The Dallas Cowboys signed quarterback Dak Prescott to a long-term extension on Monday, restructured contracts on Tuesday, and found they’d receive four compensatory picks in the 2021 NFL draft. The offseason couldn’t be starting off better in Dallas.
During Wednesday’s press conference, Stephen Jones revealed how he was in favor of trying to find holes in free agency while attacking the draft with a best player available mentality. With eleven picks in the 2021 NFL Draft, the Cowboys should have enough chances at the lottery to come away with good players.
In this Dallas Cowboys draft they have Dak Prescott secured and make late round trades
I tried to apply this common philosophy in this mock draft and came away incredibly satisfied with the talent. So with the eleventh pick in the first round, the Cowboys select…
1st Round, Pick 11 (NYG traded Picks 11 and 76 for Pick 10)
Jaycee Horn, CB, South Carolina
This may interest you, but cornerback Caleb Farley was available at pick 10 and was no longer available at pick 11. Sure, the Cowboys missed on a really good man coverage cornerback but acting like Jaycee Horn is some kind of consolation prize doesn’t help anyone. Jaycee Horn is a good player that likely does more for Dan Quinn and his Cover 1/Cover 3 defense than either of the other two top cornerbacks in Farley and Patrick Surtain II.
The son of former New Orleans Saint Joe Horn hails from Georgia and was recruited to South Carolina as a four-star recruit. In his three seasons in Columbia, Horn tallied over 100 tackles, 23 pass deflections, seven tackles for loss, and two interceptions, both coming in 2020.
The Gamecock possesses good size at 6-feet, 210 pounds, and uses his frame to his advantage at all areas of the field. He uses his arm length and good balance to jam all WRs at the line of scrimmage. He possesses the necessary change of direction and foot speed to mirror the footwork of WRs at the line of scrimmage and to mirror the receivers in the stem and breaks of their routes.
While in the receivers’ route stem, he displays a good use of hands to control the wide receiver with his good play strength. What often gets called “excessive contact” isn’t necessarily correct because Horn places his hands on the shoulder of the opposing wide receiver and isn’t grabbing other parts of the jersey. He does it often, but skillfully.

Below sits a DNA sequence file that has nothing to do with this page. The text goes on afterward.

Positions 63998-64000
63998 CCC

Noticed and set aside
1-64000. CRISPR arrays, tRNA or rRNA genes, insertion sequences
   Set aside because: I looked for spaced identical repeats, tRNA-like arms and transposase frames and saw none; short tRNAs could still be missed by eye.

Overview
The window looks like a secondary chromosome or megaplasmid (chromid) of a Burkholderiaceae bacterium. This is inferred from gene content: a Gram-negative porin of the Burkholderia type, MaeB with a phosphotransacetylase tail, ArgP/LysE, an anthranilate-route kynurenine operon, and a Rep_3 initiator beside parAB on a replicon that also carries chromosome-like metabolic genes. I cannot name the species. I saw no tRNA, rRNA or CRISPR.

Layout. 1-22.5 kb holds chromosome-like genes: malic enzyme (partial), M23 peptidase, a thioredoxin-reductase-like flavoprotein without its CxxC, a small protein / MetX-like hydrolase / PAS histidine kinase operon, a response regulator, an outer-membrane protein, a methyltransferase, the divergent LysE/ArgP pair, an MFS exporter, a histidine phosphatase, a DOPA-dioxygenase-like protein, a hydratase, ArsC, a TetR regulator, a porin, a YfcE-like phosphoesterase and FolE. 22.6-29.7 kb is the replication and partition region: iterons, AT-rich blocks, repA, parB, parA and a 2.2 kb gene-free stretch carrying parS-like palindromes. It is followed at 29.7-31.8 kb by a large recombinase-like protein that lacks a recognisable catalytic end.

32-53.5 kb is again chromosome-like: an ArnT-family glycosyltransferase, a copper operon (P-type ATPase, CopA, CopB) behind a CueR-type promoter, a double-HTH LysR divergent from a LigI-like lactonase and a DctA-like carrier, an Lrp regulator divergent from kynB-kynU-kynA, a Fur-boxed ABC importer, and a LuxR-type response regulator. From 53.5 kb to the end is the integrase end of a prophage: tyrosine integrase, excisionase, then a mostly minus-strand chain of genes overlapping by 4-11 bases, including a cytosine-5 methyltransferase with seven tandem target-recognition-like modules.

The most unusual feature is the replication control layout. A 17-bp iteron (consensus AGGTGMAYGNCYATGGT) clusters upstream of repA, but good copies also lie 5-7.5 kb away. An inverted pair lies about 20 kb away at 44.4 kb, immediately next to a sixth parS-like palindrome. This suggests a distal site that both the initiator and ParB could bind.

Horn displays average explosiveness but he does display good instincts in off man to mirror and defend short routes. In zone coverage, he displays good football IQ to overlap routes and solid transition quickness while matching receivers to minimize separation windows and even make plays on the ball.
In general, Horn displays good competitive toughness and does not shy away from high-profile names. In matchups against likely top-20 pick Kyle Pitts and top wide receiver Seth Williams, Horn had some of his best games of the season. Alongside another high effort player in Trevon Diggs, the starting defensive backfield could eventually strike fear into opposing receivers.
Horn overall is a very good player with very few concerns. His average explosiveness can allow easy completions underneath in off zone because he just isn’t fast enough to move from the deep 1/3rd zone to the curl zone. Much like the other top cornerbacks, he can struggle to tackle ball carriers. His pursuit angles are usually good, but his tackling technique, which causes him to tackle leading with his shoulder, doesn’t allow him to use his good play strength to consistently wrap up opposing players. His ball skills are solid, but for a team that wants turnovers, he isn’t the best player for that.
In this situation, the Cowboys got a really good cornerback and accumulated another third-round pick. Things couldn’t be starting off better.